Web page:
stress was observed about 77 MPa in panel A & C and 127 MPa for panel B & D in the longitudinal direction. However, the PWHT columns reduced the longitudinal residual stresses to 76% in compression and 90% in tension of the AW columns. In the case of the transverse direction, the tensile and compressive residual stresses were significantly lower than those from the longitudinal residual stresses since their values were 36 MPa in tension and 42 MPa in compression. It might be due to the fact that heat input was transferred along the arc torch travelling direction. It can be concluded that the PWHT specimens could reduce remarkably both tensile and compressive residual stresses in the longitudinal as well as the transverse directions.
3. Monotonic Static Compressive Loading Test
3.1. Critical Load Calculation
Before conducting a monotonic static compressive loading test, slenderness parameter of steel panels was calculated first by using Equation (1) from  , subsequently Equation (2) was applied to predict the critical load of specimens.
λc = the slenderness parameter of steel panel
b = the width of steel panel (mm)
t = the thickness of steel panel (mm)
σy = the yield stress of steel panel (MPa)
υ = the Poisson’s ratio (0.3)
E = the modulus of elasticity (MPa)
k = the buckling coefficient (4.0 for simply supported panel)
The slenderness parameter of the selected section was about 0.871, which means the proposed section would buckle after yielding. Hence, the critical load can be calculated by Equation (2) and eventually the critical load was set as 1092 kN.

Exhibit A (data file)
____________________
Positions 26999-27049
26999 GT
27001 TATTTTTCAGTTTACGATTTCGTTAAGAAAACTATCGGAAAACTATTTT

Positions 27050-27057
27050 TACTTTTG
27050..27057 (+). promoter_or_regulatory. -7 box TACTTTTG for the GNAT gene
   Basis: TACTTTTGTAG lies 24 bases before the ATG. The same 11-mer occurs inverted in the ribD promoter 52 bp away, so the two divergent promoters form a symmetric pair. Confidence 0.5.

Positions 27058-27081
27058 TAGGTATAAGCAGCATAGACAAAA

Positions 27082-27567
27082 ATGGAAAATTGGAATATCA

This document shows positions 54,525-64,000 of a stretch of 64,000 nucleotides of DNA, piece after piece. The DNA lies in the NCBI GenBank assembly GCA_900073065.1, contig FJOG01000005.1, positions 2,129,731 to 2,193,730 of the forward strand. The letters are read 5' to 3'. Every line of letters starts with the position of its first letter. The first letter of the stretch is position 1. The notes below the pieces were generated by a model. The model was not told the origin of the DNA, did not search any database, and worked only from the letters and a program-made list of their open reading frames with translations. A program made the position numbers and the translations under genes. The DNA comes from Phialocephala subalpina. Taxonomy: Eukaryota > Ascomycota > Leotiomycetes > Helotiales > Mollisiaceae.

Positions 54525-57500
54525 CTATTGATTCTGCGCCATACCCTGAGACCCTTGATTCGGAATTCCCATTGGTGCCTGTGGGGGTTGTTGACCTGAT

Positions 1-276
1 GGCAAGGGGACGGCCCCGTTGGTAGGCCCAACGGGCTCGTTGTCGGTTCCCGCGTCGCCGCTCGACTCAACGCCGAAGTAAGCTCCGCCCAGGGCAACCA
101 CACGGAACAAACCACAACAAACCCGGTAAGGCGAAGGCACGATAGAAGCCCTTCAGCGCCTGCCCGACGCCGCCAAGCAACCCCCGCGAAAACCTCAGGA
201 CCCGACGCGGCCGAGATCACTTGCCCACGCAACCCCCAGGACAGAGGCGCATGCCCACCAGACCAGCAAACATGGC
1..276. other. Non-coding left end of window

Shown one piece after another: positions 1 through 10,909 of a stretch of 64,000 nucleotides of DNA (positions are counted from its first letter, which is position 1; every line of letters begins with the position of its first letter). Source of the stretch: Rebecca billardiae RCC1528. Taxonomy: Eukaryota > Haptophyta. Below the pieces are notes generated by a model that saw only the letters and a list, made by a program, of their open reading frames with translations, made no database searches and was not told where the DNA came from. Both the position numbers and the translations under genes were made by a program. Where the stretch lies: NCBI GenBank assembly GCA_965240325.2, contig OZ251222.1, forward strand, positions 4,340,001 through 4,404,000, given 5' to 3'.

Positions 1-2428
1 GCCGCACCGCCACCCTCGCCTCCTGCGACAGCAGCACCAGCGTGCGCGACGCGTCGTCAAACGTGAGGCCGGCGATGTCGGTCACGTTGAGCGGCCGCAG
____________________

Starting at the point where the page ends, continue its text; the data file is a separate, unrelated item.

Pc = the critical load of the specimen (kN)
A = the cross-sectional area of the specimen (mm2)
After computing the critical load, preparation for the monotonic static compressive loading test was carried out as shown in Figure 11. The vertical displacement transducers were placed at the two corners to measure the axial shortening while the lateral displacement transducers were installed at the center of each panel. After preparation of the experimental test setup, the monotonic static compressive load was subjected to the specimens with the capacity of 2000 kN
Figure 11. Experimental test setup. (a) Monotonic static compressive loading test; (b) Lateral displacement transducer position.
universal machine in order to examine the performance of the specimens with and without PWHT.
3.2. Axial Load and Shortening
The compressive behavior of the specimens with and without PWHT was evaluated by means of the load-carrying capacity with respect to the axial shortening and lateral displacement. Summary of the ultimate load of the AW and PWHT specimens are presented in Table 5. The PWHT specimens could achieve closely with the predicted critical load (1092 kN).